Summary: Though we are often filled with fear and unbelief, Jesus' encounter with the disciples in the locked room reminds us that we are yet called by Christ and empowered by the Holy Spirit to continue Christ's work in the world.
Doubting Thomas. Upon hearing this passage from John, and recalling the post-resurrection appearances of Jesus, we often remember the story of “Doubting Thomas.” But did you know that the word “doubt” is not even used in the original Greek of this Scripture from John. Rather, John used the word “unbelief.” Jesus did not say to Thomas, “Do not doubt but believe” as our New Revised Standard Version suggests; this is just an easy translation in English; it simply flows better. Jesus’ words to Thomas probably went something more like this: “Put your finger here and see my hand. Reach out your hand and put it in my side. Do not be unbelieving, but believe…Have you believed because you have seen me? Blessed are those who have not seen and yet have come to believe.” As Jesus speaks to Thomas and the other disciples, his emphasis is not on doubt, as we so often make it, but on belief. And when we look at this passage as a whole, we see that Jesus is giving us a message not just about our own belief, but about helping others come to belief as well!
Yet, even when we “believe,” I think we still often find ourselves filled with unbelief. John Wesley, the founder of Methodism struggled with this himself. One morning, at 36 years old and living as an Anglican priest, Wesley found himself crying out: “Lord, help my unbelief!” And he wrote in his journal that morning that “he felt dull within and little motivated to pray for his own salvation.” But that evening a friend persuaded Mr. Wesley to attend a meeting on Aldersgate Street. It was a Bible study of some sort, and at about 8:45 p.m., while someone in the meeting was reading Martin Luther’s preface to the Romans; while this person was reading Luther’s words “describing the change which God works in the heart through faith,” John Wesley records in his journal, “I felt my heart strangely warmed. I felt I did trust Christ, Christ alone for salvation; and an assurance was given me that He had taken away my sins, even mine, and saved me from the law of sin and death.” In other words, the Risen Christ had appeared to Wesley and Wesley’s faith had finally become a true conviction, a living, breathing reality. And Wesley spent the rest of his life living that out, seeking to grow in his love of God and to share the love with all around him.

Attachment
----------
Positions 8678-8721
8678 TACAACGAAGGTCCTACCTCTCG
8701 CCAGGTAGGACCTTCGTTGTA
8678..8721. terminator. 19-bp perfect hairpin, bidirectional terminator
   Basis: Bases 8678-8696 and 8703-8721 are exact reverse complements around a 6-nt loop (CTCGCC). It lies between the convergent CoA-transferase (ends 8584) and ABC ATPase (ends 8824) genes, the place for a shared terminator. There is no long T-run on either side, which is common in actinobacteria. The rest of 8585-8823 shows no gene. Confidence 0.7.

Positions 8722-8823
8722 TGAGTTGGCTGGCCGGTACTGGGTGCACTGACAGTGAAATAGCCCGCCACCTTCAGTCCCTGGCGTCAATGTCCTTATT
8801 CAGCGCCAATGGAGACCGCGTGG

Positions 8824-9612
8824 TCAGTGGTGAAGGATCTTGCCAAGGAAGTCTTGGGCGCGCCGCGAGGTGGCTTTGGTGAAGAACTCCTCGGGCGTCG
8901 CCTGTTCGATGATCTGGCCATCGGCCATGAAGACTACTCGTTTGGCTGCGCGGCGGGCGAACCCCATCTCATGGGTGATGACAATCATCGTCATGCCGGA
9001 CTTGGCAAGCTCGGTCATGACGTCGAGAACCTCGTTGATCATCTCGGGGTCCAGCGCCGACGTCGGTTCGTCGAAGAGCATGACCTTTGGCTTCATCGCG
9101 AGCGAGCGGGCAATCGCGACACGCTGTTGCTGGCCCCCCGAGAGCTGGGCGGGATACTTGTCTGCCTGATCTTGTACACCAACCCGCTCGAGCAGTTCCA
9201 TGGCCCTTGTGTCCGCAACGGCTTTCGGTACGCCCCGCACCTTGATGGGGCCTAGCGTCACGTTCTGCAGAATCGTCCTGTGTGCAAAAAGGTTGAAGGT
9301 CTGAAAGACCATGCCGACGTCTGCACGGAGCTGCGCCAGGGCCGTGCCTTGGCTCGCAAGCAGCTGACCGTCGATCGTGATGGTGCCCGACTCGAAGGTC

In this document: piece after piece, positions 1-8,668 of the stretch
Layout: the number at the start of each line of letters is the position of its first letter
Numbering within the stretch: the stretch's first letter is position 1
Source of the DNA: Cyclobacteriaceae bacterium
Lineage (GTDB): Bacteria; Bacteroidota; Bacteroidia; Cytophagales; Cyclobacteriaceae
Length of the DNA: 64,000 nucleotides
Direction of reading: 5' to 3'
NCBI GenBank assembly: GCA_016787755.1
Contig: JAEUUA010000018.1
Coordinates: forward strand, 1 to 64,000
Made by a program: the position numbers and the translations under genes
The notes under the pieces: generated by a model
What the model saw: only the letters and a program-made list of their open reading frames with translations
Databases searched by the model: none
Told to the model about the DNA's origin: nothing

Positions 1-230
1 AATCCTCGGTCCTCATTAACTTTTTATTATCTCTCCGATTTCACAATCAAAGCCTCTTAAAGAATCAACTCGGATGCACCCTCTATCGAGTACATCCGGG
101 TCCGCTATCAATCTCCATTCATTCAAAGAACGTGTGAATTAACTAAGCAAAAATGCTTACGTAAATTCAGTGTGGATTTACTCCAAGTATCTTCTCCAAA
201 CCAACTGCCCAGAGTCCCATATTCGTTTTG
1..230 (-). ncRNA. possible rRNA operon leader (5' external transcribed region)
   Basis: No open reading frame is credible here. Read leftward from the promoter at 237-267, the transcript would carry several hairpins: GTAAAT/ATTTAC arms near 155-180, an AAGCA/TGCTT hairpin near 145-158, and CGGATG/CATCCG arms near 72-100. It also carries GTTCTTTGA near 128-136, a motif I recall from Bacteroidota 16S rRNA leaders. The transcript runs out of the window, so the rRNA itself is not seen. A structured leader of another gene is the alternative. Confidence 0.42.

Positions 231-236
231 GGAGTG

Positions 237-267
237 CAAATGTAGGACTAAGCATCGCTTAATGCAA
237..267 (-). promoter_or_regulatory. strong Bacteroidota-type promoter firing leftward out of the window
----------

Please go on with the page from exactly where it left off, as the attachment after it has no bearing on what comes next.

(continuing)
Such life-altering belief is the kind of faith that Jesus asks of his disciples, of Thomas, and of us. We are to believe with every ounce of our being, beyond every shadow of unbelief. And even as Jesus shows the disciples his hands and his side, he commissions them saying, “As the Father has sent me, so I send you…If you forgive the sins of any, they are forgiven them; if you retain the sins of any, they are retained.” Somehow in Jesus’ words, we understand that we, too, are being commissioned, and that we will have to go forth knowing that we will not have the benefit of seeing Jesus’ hands and side for ourselves. Do we have such faith? And are we prepared to share it with others? These questions, more than any others, get at our commission as the disciples of Jesus Christ; a commission first given to the scared disciples and Thomas in that locked room. And a commission that now comes before us, carrying with it the weight of Jesus’ continuing work in the world.